Monday, May 12, 2014

Financial Comment - Slow recovery is slow

Economic recovery remains slow

We would like to elaborate on the currently popular topic of whether developed economies and stock markets are about to decline, which some economic pundits are prognosticating. Global economic growth seems to have decelerated lately: the U.S. GDP posted a paltry 0.1% growth in 1Q/2014 over 4Q/2013 and China’s grew at its slowest pace in 18 months, by 7.4% in 1Q/2014 from a year earlier.

With the U.S. economy’s growth in 2013 at just 1.9% and Canada’s at 2.0%, this looks like a continuation of a very slow recovery. In fact, according to RBC Capital Markets, this is the slowest recovery in the post-WWII period in the U.S. The domestic economy is not doing much better: for 2014, the Bank of Canada expects that Canada’s GDP will rise by a moderate 2.3%.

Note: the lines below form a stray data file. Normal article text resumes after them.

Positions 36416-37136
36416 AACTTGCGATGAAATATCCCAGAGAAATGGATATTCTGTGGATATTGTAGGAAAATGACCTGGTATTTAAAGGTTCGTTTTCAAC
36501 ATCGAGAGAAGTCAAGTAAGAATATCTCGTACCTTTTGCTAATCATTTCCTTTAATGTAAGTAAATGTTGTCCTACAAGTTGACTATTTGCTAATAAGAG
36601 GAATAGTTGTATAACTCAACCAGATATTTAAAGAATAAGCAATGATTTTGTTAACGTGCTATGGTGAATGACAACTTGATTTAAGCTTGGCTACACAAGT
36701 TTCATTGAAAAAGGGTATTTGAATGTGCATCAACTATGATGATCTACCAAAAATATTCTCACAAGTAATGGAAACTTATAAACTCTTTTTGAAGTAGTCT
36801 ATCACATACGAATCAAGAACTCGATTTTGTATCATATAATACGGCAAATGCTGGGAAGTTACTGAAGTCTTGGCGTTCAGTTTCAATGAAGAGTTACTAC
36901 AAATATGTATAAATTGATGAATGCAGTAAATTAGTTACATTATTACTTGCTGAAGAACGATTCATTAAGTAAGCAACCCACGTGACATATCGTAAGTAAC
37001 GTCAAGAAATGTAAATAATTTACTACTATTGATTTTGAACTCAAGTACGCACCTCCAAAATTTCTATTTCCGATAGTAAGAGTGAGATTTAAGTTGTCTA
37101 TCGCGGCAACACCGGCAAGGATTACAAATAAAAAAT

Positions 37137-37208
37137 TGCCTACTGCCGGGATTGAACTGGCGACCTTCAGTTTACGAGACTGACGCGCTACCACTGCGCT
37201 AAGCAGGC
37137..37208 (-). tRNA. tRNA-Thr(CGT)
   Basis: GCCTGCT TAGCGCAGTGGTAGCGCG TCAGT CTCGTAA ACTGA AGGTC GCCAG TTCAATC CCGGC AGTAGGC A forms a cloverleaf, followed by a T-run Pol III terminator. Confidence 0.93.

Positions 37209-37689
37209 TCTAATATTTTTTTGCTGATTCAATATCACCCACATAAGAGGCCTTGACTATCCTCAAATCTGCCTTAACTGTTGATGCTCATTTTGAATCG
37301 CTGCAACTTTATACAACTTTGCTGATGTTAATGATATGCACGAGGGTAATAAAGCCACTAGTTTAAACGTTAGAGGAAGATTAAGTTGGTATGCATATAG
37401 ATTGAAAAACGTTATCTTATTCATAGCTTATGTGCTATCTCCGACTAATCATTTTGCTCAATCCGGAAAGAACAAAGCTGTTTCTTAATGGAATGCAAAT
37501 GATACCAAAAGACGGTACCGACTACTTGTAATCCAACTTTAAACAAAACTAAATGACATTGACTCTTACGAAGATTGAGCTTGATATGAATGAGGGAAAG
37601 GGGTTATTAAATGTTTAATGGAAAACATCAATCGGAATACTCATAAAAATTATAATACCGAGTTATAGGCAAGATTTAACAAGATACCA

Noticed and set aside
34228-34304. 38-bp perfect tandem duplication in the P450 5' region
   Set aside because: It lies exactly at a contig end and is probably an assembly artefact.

In the previous blog, we looked at several indicators such as bond yield curve, capital spending and level of unemployment, and found that they are all far from the levels that would set off alarms about an imminent economic downturn in the U.S. There are a number of other indicators that indicate an anemic picture. An economic drop would follow a period of accelerated inflation, while currently our central bank expects that inflation in Canada will remain below its 2% target for at least another two years. Another indicator of economic activity, housing starts, is sluggish in both Canada (came in below 190,000 units in March, for the first time in six months) and the U.S. (lower by 5.9% over a year earlier in March). Therefore, it appears that indicators are pointing towards slow growth, rather than an outright economic decline.

By: Ukrainian Credit Union Limited

No comments:

Post a Comment